Scandinavia has a habit of bringing out a crop of absolutely stellar metal bands, doesn’t it? If there’s one country that does seem to tend slightly in the shadow of the others, though, it’s (arguably) Denmark. Of course, you’ve got some killer Danish artists like Mercyful Fate, Artillery, Volbeat and Lars Ulrich. And with that said, if Konvent keep up the good work, they’ll be mentioned in the same breath as those legends of the scene. As their label have suggested, could Copenhagen become the new death doom capital? Quite possibly! Konvent were signed to Napalm Records with only a demo to their name, which in itself speaks volumes. Does the album live up to this? In short, yes. Absolutely.
My first impression on the record was just how crushingly heavy it is. Produced expertly, the guitar tone is crisp and sludgy throughout, with restrained yet effective drums that always serve the song. The vocal performance is incredibly guttural, low and brutal. This is no mean feat; Konvent are not only female-fronted, but the band actually consists of four women. Rikke’s vocals are a lot heavier than a lot of her male counterparts in the scene are capable of employing. We seem to be seeing a lot of modern metal bands, including Venom Prison, Svalbard and Insurgent here in the UK, fronted by women, which reject the ‘female-fronted’ label, an outdated marketing gimmick. This, in my view, is rightly so – and Konvent are setting a new standard for heavy, with men in the scene having some catching up to do!
Album opener ‘Puritan Masochism’ sets the scene for much of the record, with gloomy guitar riffs and brutal vocals. ‘Trust’ allows the grinding bass to the front of the mix towards the beginning, and ‘World of Gone’ demonstrates a wider palette to Sara’s guitar work, with a chilling intro. It is one of the best songs on the former part of the album, feeling like a true epic, as Rikke shows off her higher, more blackened-style vocal range. ‘Tick tock, poison clock’, she growls menacingly, but memorably, over subtle key changes and a tight rhythm section. The tempo fluctuations throughout the record are well controlled, and stop the record from sounding tired. There’s an incredible part of ‘Bridge’ where the music slowly accelerates and increases in intensity, evoking feelings of real despair and ruination. Of course, if death doom is your thing, you’ll feel elated by this! ‘Bridge’ diminuendos with startling effect, slowing down to a halt before Sara closes the song with some spooky, atmospheric volume swells on her guitar.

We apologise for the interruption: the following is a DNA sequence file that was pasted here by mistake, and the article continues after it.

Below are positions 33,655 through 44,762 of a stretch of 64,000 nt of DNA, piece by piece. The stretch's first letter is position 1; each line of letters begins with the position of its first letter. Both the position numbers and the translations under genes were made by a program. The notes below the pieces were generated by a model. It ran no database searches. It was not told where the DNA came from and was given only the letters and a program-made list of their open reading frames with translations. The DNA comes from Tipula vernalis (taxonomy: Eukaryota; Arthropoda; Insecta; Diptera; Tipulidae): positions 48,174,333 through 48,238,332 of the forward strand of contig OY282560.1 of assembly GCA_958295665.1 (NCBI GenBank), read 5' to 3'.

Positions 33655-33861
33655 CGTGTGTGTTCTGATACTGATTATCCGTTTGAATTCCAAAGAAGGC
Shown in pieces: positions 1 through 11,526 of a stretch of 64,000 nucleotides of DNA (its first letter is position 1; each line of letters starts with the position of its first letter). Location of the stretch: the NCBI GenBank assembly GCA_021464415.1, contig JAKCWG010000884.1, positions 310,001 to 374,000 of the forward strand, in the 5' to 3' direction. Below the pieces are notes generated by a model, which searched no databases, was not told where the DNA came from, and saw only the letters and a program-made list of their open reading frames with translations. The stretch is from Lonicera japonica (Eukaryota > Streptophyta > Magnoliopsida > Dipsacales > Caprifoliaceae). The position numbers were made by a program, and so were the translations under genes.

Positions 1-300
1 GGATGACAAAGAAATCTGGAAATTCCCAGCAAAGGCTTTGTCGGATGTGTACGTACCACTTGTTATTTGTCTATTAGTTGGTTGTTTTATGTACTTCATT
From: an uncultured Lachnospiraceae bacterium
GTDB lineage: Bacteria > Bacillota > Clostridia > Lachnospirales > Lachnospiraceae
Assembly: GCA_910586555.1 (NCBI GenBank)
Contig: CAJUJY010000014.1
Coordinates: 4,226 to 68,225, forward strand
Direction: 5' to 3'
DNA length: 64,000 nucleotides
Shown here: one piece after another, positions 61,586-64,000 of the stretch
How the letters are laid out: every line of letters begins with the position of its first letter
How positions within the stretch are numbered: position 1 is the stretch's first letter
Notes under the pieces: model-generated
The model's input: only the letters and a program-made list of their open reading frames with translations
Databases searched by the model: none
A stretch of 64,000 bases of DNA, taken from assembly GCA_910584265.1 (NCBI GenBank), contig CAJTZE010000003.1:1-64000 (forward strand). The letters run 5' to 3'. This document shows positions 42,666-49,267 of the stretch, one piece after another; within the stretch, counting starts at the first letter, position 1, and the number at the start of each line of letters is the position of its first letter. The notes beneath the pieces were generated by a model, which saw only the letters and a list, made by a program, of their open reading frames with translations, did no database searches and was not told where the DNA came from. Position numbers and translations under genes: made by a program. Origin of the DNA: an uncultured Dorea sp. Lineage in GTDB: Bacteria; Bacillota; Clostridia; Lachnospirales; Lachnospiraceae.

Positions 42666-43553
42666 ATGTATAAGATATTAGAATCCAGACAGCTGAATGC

The second half of the album is even better. After a minute or so of dense, sludgy riffing, ‘Waste’ changes into a spine-tingling, Candlemass-inspired section. With a riff that could be on Nightfall, a tortured guest performance from Tue Krebs Roikjer complements Rikke perfectly. The disparate twin vocals are incredibly effective on this song. ‘Idle Hands’ is one of my favourites on Puritan Masochism. It’s spellbindingly black and bleak, with an evil, but simple main guitar riff and devastating key changes that again evoke Candlemass, but to a heavier, downright scarier effect. The melodies are cleverly written, and are a great lesson in how to vary a single riff idea and carry it for a whole song. A two-parter titled ‘Ropes’ concludes the album, with a terrifying, black metal-inspired guitar intro. It slowly builds up a single idea, creating an incredible atmosphere. The second part is more of an epic slow burner, the ideal way to end Puritan Masochism, building in intensity. An appropriate soundtrack to the eventual end of days, there’s different sections, pieced together effectively, converging like the last piece of the jigsaw. The final couple of minutes of the album are a fitting epilogue, as the music fades with cold, distant guitar wails, as if the last seconds of life were dying away.
I can’t praise this album enough. Konvent keep it simple – or seem to – but any flashiness, frills or nonsense would dilute their message. They keep it interesting and varied with their subtle changes in key, tempo and time that easily go beneath the radar on a casual listen. The atmosphere is frightening and bleak, the instrumentation serves the purpose more than the player, and the vocals are a real highlight with their range, brutality and intensity. Curiously, the record actually seems to get better as it runs. It’s a real treat to see a ‘revival’ genre like death doom with the slickness of modern production. If you like death metal, black metal, sludge, doom, or anything extreme and dark, you’re already missing out by not hearing this! If you’ve already listened to it, listen to it again! A modern classic. Get it on your playlists.
Check out: World of Gone, Idle Hands